How Do Nature and Nurture Influence Human Development?
Have you been more influenced by nature (genes) or nurture (environmental factors) in your development? Both components play a vital part in all of our lives.
The Ongoing Debate
The question of how nature versus nurture influences human development has been an ongoing debate for a very long time and at present there is no clear winner, as both nature (genes) and nurture (environmental factors) seem to play a vital and important role in human development.
Before this issue can be fully explained, it is important to understand what nature and nurture actually are. Nature can be loosely defined as genetic inheritance or the genetic makeup (the information encoded in your genes) which a person inherits from both parents at the time of conception and carries throughout life.
Several things in an individual are genetically inherited, ranging from gender, eye color, risks for certain diseases and exceptional talents to height. The concept of nature thus refers to biologically inherited tendencies and abilities that people have and which may get revealed later on as they grow up.
In contrast, nurture can be defined as the different environmental factors to which a person is subjected from birth to death.
Environmental factors involve many dimensions. They include both physical environments (a good example is prenatal nutrition) and social environments (such as the neighborhood, media and peer pressure.) Also, environmental factors have different levels of impact on human development as they involve multiple layers of action, ranging from most immediate (families, friends, and neighborhoods) to bigger societal contexts (school systems and local governments) as well as macro factors such as politics on the international level or say global warming. These layers are also impacted by other factors outside them. For example, teenagers are exposed to not just peer pressure from their peers but also to parental ideals, community standards or ethnic views.
The Influences of Nature and Nuture on Human Development
Nature is responsible for the growth of a person from the fetus level until development into a normal adult. The genetic makeup of a human being is responsible for their sex, skin color, color of their eyes and hair as well as distinguishing features which are inherited.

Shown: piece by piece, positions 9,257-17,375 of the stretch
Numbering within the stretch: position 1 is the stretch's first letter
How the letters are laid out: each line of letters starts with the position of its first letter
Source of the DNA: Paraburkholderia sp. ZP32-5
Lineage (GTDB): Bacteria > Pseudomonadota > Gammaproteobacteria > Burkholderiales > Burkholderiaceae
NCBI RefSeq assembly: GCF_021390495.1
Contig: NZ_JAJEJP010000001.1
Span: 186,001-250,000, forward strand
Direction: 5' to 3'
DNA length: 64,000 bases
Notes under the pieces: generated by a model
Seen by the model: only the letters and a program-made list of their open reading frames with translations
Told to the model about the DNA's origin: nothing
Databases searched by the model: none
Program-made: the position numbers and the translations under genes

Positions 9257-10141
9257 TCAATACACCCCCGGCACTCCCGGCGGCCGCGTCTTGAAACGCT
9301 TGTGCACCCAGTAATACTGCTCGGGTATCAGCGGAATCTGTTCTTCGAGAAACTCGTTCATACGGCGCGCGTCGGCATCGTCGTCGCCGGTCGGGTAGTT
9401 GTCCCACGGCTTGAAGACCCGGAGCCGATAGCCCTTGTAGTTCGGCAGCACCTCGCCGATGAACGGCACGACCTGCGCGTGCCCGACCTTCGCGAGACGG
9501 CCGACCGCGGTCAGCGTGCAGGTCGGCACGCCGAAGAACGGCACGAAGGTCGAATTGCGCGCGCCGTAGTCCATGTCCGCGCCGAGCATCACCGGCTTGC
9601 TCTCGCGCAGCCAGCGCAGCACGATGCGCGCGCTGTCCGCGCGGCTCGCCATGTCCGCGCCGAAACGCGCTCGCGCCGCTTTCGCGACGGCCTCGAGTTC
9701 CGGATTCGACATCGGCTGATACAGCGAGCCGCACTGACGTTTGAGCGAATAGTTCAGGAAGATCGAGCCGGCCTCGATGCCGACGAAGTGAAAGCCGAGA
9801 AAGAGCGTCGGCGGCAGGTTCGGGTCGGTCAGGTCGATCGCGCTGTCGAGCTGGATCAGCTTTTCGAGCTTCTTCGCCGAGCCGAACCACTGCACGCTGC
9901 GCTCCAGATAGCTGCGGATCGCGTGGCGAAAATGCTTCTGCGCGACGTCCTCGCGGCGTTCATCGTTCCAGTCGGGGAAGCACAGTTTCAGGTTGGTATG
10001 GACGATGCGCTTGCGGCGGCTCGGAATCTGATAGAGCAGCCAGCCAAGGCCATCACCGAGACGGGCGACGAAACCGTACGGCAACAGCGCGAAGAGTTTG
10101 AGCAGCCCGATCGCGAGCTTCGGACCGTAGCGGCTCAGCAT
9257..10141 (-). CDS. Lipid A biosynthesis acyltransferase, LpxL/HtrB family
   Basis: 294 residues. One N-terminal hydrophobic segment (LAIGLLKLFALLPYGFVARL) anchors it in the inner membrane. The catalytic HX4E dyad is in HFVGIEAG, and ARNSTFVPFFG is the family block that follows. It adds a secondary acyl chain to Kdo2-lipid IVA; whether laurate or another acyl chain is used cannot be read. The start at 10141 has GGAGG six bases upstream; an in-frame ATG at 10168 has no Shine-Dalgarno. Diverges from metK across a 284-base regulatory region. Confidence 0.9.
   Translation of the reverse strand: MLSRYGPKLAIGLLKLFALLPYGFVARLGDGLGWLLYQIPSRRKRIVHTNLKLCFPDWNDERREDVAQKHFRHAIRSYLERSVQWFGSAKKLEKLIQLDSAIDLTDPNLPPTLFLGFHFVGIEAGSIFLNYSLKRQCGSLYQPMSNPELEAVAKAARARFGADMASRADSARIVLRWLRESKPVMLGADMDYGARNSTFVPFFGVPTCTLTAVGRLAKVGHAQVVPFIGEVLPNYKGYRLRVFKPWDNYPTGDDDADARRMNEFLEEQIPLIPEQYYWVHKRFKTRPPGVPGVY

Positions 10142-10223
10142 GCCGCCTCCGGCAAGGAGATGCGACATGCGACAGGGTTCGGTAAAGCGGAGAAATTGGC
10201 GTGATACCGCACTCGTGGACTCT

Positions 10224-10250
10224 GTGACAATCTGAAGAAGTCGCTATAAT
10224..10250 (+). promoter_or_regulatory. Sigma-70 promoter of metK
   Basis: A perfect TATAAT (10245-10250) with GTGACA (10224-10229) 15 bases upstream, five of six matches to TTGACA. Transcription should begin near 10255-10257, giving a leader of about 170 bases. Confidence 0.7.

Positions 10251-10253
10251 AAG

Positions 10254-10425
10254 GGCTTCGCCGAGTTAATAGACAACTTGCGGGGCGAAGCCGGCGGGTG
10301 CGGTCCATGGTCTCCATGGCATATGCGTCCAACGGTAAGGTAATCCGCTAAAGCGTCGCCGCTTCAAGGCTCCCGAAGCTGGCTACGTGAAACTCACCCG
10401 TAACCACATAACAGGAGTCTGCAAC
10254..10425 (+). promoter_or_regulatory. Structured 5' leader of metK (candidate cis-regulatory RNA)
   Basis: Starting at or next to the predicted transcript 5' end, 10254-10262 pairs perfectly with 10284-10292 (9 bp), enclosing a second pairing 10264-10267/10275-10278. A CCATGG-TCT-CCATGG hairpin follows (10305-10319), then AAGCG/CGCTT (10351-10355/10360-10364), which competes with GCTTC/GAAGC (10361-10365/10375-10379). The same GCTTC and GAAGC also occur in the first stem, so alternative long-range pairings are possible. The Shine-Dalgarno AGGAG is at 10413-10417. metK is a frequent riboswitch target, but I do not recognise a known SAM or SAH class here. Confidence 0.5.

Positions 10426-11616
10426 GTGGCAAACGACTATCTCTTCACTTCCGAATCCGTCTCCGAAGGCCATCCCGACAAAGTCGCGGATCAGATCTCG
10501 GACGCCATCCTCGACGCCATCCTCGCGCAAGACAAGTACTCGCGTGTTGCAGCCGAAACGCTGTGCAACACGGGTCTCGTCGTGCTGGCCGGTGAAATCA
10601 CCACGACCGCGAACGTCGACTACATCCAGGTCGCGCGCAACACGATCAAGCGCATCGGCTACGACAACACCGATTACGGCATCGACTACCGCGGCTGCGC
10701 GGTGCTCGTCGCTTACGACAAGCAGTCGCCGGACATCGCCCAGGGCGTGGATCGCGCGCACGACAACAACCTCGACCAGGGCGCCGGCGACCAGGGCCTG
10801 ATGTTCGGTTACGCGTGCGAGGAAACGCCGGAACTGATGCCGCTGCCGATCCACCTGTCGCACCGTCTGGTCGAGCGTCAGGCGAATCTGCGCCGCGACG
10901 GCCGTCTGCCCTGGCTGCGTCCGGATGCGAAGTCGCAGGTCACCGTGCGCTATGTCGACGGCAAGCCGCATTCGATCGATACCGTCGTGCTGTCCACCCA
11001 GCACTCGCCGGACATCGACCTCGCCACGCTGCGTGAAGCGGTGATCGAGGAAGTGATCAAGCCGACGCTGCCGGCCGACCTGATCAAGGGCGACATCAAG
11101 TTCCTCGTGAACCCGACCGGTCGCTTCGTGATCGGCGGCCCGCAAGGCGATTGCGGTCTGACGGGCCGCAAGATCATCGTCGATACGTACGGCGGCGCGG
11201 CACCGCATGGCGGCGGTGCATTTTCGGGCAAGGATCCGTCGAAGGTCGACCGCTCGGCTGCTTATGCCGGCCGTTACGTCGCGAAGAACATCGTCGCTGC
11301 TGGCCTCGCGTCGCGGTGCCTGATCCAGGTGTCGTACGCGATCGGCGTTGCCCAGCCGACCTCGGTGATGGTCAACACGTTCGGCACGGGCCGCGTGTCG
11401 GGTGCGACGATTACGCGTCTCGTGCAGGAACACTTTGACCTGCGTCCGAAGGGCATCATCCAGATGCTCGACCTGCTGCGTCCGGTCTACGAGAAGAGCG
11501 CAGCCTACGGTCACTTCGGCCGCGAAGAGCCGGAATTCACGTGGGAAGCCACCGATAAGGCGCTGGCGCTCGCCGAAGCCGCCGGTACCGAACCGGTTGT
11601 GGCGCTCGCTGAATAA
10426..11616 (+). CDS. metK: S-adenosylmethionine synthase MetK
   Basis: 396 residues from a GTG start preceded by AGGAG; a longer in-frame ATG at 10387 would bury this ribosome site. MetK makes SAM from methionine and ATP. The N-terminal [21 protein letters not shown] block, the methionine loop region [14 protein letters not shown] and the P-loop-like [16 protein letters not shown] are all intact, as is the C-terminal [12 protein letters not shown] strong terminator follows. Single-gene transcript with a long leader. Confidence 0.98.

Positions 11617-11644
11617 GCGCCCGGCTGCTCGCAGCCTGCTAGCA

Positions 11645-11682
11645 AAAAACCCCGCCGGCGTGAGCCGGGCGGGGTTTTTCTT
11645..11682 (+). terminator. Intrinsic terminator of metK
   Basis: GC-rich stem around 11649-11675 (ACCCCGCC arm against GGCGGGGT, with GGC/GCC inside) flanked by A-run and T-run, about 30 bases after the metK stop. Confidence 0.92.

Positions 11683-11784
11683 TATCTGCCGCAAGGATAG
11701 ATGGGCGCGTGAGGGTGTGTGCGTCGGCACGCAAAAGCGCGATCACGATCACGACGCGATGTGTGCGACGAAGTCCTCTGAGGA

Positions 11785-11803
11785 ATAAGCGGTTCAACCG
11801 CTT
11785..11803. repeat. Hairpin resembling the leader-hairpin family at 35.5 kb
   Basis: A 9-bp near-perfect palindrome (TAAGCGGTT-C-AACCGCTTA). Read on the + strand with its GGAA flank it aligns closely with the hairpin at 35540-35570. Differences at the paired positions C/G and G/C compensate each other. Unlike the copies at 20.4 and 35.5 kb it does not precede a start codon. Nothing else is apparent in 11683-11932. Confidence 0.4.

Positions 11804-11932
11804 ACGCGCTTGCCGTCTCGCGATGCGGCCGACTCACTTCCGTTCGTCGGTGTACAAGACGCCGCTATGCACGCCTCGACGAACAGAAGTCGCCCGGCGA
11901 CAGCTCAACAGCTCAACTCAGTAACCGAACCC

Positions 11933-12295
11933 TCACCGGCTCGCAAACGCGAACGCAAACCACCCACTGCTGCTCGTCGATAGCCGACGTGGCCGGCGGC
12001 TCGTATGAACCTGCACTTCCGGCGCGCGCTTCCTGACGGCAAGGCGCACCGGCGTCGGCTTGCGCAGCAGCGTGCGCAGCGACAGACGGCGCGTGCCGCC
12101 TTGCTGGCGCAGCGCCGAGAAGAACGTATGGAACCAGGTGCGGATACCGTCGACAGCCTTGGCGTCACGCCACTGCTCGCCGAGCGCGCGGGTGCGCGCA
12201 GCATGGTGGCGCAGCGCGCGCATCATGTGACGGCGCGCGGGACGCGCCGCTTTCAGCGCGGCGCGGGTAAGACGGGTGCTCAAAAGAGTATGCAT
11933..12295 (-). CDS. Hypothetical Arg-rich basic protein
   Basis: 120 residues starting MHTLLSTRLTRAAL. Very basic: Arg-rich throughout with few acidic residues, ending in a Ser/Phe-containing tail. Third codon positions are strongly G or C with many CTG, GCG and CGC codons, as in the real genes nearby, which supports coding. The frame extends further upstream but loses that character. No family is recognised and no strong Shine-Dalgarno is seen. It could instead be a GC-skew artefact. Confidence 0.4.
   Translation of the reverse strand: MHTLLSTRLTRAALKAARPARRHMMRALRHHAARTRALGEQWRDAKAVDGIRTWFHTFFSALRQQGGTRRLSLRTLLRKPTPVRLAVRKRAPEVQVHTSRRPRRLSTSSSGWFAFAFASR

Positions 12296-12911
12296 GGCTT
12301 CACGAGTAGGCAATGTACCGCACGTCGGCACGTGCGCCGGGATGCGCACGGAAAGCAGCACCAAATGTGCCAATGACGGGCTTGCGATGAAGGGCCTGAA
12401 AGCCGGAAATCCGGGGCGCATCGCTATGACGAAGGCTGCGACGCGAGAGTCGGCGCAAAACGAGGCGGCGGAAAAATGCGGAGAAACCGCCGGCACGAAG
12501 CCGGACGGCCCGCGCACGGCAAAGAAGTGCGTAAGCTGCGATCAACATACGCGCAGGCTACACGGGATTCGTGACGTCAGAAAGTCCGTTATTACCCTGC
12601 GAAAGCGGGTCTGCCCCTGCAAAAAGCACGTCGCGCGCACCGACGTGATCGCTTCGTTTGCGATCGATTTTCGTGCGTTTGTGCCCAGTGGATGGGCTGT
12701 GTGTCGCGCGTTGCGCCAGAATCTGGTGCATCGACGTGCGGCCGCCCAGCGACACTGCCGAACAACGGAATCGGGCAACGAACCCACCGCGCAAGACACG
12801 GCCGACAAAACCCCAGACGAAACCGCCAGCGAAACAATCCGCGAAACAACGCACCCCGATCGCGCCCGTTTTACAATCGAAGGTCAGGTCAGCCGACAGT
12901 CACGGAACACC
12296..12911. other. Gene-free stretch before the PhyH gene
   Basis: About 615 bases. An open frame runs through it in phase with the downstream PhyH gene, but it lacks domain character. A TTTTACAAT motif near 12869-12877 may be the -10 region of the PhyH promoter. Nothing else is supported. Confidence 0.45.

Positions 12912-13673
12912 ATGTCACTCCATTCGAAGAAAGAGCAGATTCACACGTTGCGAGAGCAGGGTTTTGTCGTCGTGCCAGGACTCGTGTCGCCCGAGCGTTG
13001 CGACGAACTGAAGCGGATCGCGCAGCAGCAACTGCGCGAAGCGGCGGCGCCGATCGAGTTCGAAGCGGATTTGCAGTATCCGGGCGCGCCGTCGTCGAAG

Nature can only assist in the growth of a fetus into a normal well-developed adult who may have inherited some special talents. Thus it can be concluded that nature uses the genetic coding to help in physical development and does impart some positive or negative traits to an individual. However, it is nurture which can be utilized to improve positive traits and diminish the effect of negative traits in a child.
It is indeed important to recognize that nature in the form of inherited traits does exist but a person’s overall behavior is influenced a great deal by nurture or upbringing and the environmental factors involved in this upbringing. Several recent studies carried out on infant and child behavior have shown that there is significant evidence to support the fact that nurture strongly influences human development especially in the early years.
In traditional society most parents encourage their kids to take part in extracurricular activities like learning music, dance or sports in accordance with the child’s talents and interests. The talents have been given by nature but they can only be developed into skills through the hard work of nurture.
Which Plays the Greater Role?
Undoubtedly, nurture plays a very big role in early human development. Nurture in some way or another speeds up an individual's capacity to study and learn new things. There is the common saying that “practice makes perfect." Therefore, an individual can improve knowledge by practicing to adapt to all creations in these circumstances or environment.
The part which nurture plays in human development has been demonstrated by psychologists in experiments in which stepping practice was administered to a cohort of inference for just a few minutes many times in a day. It was later that these children were able to walk several days earlier than infants who had not been given stepping practice (Zalazo, Zelazo & Kolb, 1972.)
In conclusion, it is evident that nature is responsible for producing healthy, well-developed babies. It is also nurture that plays an important role in the early stages of human development. Research has concluded beyond doubt that early human development is quicker and more focused due to nurture as it builds up on the talents provided by nature.
Nature is responsible for the normal development of the fetus into a normal and healthy infant, but it cannot entirely develop that fetus into an intelligent, knowledgeable or athletic adult. This is possible only through the exposure that nurture gives a person. Therefore, it would be correct to say that although the nature has some degree of influence, nurture strongly influences early human development.
1) CollinsWA, Maccoby EE, Steinberg L, Hetherington ME, Bornstein MH. (2000). The case for nature and nurture. Am. Psychol. 55:218-232.
2) Ge X, Conger RD, Cadoret RJ, Neiderhiser JM, Yates W, et al. (1996). The developmental interface between nature and nurture: a mutual influence model of child antisocial behavior and parent behaviors. Development Psychology 32:574-589.
3) Plomin R, Reiss D, Hetherington EM, Howe GW. (1994). Nature and nurture: genetic contributions to measures of the family environment. Dev. Psychol. 30:32-43
4) Zelazo PR, Zelazo NA, Kolb S. (1972). Walking in the newborn. Science, 176:314-315.
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